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Preparation For Lifelong Marriage

Mike Mcmanus New York Times

Here are a couple of Valentine’s Day questions:

Do you know the best way and the worst way to decide whether to marry someone?

Is your church a wedding factory, grinding out weddings with little thought about the couples’ chances for a lifelong marriage?

For the last five years, my wife and I have led marriage preparation sessions at a local Presbyterian church. The experience has led me to some firm conclusions.

The main one is: Most couples who marry today make a big mistake by living together in so-called “trial marriages.” They really are “trial divorces.” See how horrible it can be without commitment.

A study of couples who have gone through a premarital inventory program called PREPARE (Premarital Personal and Relationship Evaluation) reveals that two-thirds of cohabiting couples had low scores - predictive of a divorce - while only a third of those who were living apart had similar low scores.

Furthermore, the National Survey of Families and Households reports that 40 percent of cohabiting unions break up short of marriage. And marriages that are preceded by living together “have 50 percent higher disruption (divorce or separation) rates than marriages without premarital cohabitation,” according to the survey.

Fortunately, 250,000 couples a year have found a better way - taking a premarital inventory such as PREPARE or one called FOCCUS, used by Catholics.

Couples need an objective assessment of their strengths and weaknesses as a couple. And churches need a way to help couples in weak relationships discover it in time to bail out.

PREPARE can predict with 80 percent accuracy who will be divorced. A tenth of those who take the inventory decide to break their engagements. Good. Their scores tend to be similar to those who marry and later are divorced.

Couples are asked to agree or disagree with 165 statements such as:

Time will resolve most of the problems we have as a couple.

Sometimes my partner is too controlling.

My partner often doesn’t understand how I feel.

We usually agree on how to spend money.

Sharing spiritual values helps our relationship grow.

There’s a solid new version of PREPARE with 40 new items, such as whether you and your partner ever have problems with alcohol and if you ever have been abused verbally, emotionally or sexually.

The reaction of a young doctor was typical: “The questions prompted discussion of issues that may not have been easily discussed.” A young fiance added, “It truly stimulated fruitful and necessary discussion about important issues we had not previously discussed.”

Equally important, a premarital inventory can be a bridge between an older, wiser generation and the couple considering marriage. My wife and I have trained 38 mentor couples to administer the PREPARE inventory and to talk through the issues that it brings to the surface.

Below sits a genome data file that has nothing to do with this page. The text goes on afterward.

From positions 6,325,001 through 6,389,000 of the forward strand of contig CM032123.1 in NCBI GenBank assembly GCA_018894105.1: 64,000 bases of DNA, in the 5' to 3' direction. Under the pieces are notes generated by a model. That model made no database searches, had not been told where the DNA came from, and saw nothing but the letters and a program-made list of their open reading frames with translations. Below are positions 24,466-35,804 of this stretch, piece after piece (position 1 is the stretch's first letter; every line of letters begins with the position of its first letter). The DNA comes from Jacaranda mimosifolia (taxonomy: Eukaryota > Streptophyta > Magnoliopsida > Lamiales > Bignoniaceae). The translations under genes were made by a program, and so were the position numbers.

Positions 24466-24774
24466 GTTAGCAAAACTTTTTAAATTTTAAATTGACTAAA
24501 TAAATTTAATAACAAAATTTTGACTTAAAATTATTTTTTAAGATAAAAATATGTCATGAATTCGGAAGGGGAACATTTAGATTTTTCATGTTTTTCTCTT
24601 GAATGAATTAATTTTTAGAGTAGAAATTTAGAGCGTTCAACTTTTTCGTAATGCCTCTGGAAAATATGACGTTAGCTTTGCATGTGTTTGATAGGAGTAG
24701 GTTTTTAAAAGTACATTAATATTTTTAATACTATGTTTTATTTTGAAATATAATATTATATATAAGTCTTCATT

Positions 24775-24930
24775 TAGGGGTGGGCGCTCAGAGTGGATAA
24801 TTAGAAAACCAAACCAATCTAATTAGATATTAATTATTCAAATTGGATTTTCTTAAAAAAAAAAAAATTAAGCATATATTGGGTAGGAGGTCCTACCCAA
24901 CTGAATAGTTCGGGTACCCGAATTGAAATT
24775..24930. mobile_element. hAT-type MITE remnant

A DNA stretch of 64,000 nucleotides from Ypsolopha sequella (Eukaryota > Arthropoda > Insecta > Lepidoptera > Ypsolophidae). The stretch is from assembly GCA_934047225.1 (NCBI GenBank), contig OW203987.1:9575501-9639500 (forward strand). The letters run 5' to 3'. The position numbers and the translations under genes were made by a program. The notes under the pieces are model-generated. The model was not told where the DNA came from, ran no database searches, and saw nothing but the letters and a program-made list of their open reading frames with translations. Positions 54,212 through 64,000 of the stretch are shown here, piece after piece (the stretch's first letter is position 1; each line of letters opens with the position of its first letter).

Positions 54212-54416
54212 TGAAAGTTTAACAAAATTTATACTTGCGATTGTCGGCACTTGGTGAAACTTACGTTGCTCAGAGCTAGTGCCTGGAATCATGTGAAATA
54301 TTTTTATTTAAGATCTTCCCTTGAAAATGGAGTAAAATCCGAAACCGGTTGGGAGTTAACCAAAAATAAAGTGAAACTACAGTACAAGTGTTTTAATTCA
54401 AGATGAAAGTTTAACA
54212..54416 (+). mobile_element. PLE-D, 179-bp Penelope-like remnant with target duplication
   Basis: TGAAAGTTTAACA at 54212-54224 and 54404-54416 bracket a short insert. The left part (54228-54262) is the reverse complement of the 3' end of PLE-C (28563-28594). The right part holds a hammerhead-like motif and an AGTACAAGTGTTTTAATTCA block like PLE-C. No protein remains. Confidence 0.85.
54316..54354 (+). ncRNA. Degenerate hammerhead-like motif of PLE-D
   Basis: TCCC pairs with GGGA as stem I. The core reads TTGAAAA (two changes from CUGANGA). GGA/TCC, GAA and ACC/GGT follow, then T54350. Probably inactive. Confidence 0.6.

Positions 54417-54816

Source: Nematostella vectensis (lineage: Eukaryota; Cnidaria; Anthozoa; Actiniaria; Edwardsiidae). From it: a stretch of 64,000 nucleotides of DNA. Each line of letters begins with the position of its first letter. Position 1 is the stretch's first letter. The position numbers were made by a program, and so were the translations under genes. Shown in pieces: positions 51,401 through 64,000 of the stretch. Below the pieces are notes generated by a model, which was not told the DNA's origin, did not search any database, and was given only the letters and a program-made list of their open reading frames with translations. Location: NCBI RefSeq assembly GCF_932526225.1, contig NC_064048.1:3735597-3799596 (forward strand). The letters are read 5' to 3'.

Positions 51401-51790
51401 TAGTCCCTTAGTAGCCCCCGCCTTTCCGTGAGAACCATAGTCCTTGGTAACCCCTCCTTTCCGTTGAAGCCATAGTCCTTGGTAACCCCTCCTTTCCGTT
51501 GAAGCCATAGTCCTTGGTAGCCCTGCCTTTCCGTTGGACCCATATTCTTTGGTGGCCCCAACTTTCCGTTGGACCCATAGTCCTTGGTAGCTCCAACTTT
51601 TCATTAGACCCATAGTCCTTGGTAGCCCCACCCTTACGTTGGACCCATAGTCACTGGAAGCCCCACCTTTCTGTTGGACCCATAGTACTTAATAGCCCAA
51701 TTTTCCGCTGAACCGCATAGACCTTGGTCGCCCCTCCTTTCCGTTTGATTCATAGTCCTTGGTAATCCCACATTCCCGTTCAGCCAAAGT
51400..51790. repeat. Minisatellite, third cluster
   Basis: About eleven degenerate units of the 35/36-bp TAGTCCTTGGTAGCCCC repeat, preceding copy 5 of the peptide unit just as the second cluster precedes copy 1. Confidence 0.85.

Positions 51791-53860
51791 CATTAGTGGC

Every church has couples with solid marriages who really could be of help to others - but have never been asked, trained or inspired to be marriage mentors. These couples know how to argue lovingly, how to live by Scripture, “trusting in the Lord.”

Young couples react to them: “Our mentors were exceptionally skillful in encouraging communication and honesty. They are very gentle, non-threatening and unrushed” was one response. “Our mentor couple is fantastic. They show us their true selves and tell us what made them successful,” said another young couple.

Mentors can relieve pastors of some of their workloads. Paul says the job of the pastor is to “equip the saints for ministry.” What more important ministry is there than being a marriage saver?

Through June 1996, our mentors had worked with 135 couples, 25 of whom decided to break up. We agreed with each decision and believe each couple avoided a bad marriage before it began.

Of the 110 who have been married since 1992, we know of only two separations. This is as close to marriage insurance as can be found.

Clergy of all denominations are open to these reforms. So far, pastors from 52 cities have created “community marriage policies” with these reforms.

Since Modesto, Calif., took the step in 1986, its divorce rate has plunged 40 percent, saving 1,000 marriages a year. Divorces also have fallen in Peoria, Quincy and Moline/Rock Island, Ill.; Montgomery, Ala.; and Albany, Ga.

Why don’t more churches give couples lasting valentines?

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